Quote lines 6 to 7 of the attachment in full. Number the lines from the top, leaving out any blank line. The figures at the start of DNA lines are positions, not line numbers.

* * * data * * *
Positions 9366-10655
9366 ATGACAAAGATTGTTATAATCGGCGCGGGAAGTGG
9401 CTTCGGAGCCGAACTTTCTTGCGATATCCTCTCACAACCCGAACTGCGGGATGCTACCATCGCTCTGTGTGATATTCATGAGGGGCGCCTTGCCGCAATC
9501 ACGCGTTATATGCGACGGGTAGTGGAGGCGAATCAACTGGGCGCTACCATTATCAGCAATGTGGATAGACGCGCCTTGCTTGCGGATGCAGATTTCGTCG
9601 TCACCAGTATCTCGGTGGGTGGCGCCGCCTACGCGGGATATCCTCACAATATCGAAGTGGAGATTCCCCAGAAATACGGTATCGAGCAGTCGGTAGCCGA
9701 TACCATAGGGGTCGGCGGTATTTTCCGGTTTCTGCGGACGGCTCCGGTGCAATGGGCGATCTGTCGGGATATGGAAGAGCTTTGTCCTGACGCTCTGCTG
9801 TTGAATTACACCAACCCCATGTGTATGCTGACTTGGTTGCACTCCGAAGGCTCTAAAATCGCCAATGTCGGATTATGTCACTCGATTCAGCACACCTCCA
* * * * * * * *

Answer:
9701 TACCATAGGGGTCGGCGGTATTTTCCGGTTTCTGCGGACGGCTCCGGTGCAATGGGCGATCTGTCGGGATATGGAAGAGCTTTGTCCTGACGCTCTGCTG
9801 TTGAATTACACCAACCCCATGTGTATGCTGACTTGGTTGCACTCCGAAGGCTCTAAAATCGCCAATGTCGGATTATGTCACTCGATTCAGCACACCTCCA